Expert Perspectives on Updates in the Management of Ulcerative Colitis - Episode 10
Experts in gastroenterology share the clinical trial end points and metrics they use to guide their treatment of patients with ulcerative colitis.
Maia Kayal, MD: In addition to the normalization of stool frequency and a decrease in rectal bleeding, a very important metric that I look for in patients on therapy for moderate to severe ulcerative colitis, and in clinical trial data as well, is the improvement of their quality of life. The symptoms of ulcerative colitis are significant and can be quite debilitating, and it is important that our therapies improve quality of life for patients such that they can return to their baseline quality of life. An additional metric I’m interested in looking at for patients with moderate to severe ulcerative colitis, and that I am hopeful clinical trials will incorporate, is the use of intestinal ultrasound. We’re increasingly understanding that ulcerative colitis is not only a mucosal disease, but is also a transmural disease similar to Crohn disease. We are increasingly using intestinal ultrasound in the clinic as a noninvasive point-of-care diagnostic and prognostic plan. Intestinal ultrasound has been used in Europe for decades for the assessment of patients with ulcerative colitis and Crohn disease…. Incorporating intestinal ultrasound into your follow-up and monitoring of patients is adjunctive to the use of C-reactive protein and fecal calprotectin.
Increasingly, clinical trials have been using histologic healing as a metric and a treatment goal, which I think is very exciting. There have been conflicting data to suggest how far in remission we need to get our patients. Our treatment guidelines indicate that remission includes both clinical and endoscopic end points. However, histologic end points have not been fully understood or studied. Increasingly, clinical trial data are incorporating histologic healing as an end point. It’s important because it will impact treatment decisions. For example, in a patient who is in clinical and endoscopic remission, but still has histologic activity in their colon, is it worth optimizing or escalating therapy, or can we maintain the patient on the current regimen? In the future, increasing data will support either escalating therapy or maintaining the current regimen based on the disease activity on the histological level.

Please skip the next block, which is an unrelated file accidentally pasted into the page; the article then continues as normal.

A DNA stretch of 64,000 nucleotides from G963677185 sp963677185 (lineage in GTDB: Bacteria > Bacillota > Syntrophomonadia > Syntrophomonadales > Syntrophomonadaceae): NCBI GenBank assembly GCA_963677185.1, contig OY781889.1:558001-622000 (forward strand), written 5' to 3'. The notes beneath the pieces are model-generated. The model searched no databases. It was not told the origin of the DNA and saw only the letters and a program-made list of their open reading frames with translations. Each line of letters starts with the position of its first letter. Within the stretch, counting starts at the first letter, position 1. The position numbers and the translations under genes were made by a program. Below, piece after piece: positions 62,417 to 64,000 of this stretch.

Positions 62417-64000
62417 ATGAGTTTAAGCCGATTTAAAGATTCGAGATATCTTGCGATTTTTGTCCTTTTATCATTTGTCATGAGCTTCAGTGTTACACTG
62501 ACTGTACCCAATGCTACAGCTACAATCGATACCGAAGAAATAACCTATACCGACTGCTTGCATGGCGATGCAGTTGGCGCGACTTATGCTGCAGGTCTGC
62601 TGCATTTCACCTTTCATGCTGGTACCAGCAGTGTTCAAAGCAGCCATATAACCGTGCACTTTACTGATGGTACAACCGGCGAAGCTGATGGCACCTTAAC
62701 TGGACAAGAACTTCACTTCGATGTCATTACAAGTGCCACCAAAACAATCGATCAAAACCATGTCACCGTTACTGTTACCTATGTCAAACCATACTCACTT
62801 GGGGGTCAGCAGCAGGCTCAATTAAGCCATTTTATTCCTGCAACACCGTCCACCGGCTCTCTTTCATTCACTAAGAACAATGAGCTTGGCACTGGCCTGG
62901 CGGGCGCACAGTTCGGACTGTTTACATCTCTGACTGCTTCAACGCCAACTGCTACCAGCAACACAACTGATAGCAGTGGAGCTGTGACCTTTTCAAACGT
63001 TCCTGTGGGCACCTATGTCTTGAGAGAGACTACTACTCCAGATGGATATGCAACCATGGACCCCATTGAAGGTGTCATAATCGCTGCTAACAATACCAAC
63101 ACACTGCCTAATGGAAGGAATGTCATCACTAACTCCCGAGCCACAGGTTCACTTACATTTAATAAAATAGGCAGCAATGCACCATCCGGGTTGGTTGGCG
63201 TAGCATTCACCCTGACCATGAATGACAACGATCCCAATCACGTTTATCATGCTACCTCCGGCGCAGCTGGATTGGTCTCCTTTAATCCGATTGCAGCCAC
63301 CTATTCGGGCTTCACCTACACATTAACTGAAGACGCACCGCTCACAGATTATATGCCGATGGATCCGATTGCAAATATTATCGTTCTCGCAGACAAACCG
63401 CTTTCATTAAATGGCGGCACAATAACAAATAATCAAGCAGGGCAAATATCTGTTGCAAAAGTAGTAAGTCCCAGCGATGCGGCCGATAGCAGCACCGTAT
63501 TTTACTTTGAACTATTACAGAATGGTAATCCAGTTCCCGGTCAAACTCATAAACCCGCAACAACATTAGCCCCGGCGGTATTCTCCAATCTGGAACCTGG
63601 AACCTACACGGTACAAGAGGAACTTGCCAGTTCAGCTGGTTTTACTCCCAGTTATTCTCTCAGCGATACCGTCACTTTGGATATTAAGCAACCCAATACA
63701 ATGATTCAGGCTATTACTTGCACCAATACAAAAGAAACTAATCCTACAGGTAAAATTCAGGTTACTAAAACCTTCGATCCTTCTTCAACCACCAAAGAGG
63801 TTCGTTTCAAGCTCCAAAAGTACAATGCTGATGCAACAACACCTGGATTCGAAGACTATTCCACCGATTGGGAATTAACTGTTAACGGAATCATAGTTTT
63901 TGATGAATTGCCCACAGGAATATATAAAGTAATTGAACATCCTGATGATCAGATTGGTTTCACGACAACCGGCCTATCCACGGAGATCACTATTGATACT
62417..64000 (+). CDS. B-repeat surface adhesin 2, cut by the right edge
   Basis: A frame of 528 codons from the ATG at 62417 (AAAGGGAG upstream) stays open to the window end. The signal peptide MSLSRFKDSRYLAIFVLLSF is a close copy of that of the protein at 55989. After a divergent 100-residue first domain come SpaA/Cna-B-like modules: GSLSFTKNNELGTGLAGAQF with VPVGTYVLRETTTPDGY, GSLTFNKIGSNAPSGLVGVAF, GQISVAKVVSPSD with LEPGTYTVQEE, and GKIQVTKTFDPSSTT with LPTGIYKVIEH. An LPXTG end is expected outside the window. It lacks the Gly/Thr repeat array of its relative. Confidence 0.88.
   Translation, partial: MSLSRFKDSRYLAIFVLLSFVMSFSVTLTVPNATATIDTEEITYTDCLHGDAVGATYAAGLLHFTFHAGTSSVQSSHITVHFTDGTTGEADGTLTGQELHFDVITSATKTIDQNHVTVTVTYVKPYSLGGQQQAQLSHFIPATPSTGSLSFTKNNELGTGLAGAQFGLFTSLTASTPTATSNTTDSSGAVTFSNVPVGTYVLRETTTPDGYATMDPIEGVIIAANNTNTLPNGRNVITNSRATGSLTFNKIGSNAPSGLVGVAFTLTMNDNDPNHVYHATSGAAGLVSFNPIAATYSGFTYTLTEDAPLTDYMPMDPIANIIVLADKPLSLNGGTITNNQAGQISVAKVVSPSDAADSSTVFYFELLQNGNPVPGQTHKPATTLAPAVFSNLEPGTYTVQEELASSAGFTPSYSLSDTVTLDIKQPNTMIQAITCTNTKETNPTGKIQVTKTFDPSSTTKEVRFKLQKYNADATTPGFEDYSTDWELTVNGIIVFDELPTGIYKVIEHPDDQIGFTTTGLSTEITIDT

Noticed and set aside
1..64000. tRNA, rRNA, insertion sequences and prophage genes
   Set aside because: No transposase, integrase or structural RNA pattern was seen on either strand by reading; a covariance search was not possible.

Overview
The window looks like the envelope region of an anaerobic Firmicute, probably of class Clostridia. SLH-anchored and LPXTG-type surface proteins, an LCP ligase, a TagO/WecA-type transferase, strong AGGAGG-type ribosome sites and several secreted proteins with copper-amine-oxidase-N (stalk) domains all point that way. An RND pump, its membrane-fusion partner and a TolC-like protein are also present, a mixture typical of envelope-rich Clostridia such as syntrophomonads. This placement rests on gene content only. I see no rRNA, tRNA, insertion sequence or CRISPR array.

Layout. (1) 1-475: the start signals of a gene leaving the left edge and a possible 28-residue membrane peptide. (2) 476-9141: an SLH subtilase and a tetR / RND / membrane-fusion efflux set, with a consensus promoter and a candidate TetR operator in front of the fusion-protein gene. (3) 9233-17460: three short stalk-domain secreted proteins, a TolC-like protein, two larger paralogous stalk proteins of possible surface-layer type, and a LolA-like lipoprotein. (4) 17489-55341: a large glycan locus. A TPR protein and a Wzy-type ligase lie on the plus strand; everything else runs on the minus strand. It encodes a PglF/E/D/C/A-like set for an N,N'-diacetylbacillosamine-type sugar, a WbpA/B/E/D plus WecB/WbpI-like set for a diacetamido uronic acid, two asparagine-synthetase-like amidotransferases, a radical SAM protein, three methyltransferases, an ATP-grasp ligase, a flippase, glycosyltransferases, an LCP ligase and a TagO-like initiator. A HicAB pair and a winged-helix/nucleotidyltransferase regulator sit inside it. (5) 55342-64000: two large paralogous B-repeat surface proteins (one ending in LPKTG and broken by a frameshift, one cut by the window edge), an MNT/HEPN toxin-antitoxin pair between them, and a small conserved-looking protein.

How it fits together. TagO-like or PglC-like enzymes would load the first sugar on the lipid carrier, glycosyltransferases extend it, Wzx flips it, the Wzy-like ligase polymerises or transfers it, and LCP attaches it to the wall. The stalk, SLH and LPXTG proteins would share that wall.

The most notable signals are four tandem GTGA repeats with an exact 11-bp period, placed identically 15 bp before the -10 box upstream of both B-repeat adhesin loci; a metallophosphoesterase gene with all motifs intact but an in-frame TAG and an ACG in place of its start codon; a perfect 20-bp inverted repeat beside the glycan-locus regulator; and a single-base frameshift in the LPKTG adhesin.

David P. Hudesman, MD: Over the past 7 years or so now, we’ve moved from treating just to symptom improvement or clinical remission, to making sure a patient is healed inside. Our goal of therapy is to lead to that endoscopic remission. Many of our trials, if not all of them, now have these combined end points looking at both symptoms and endoscopic activity. What our unmet need is, and what we’re starting to see in clinical trials, is that quality of life part. A lot of times we’re seeing patients in the office and I’m focusing on how many times a day they’re going to the bathroom, how much pain they’re having. But there are other factors: whether they’re making it to work, they’re going out and seeing friends and family, their energy levels and so forth, that aren’t really captured. I think some end points we’d like to see in clinical trials, and we’re starting to see them, are surveys looking at fatigue, work productivity, as well as anxiety and depression. This is how we could take that next step in our care and really improve our patients’ quality of life. We’re not only focusing on symptoms, but again work productivity, fatigue, and underlying anxiety.
Transcript Edited for Clarity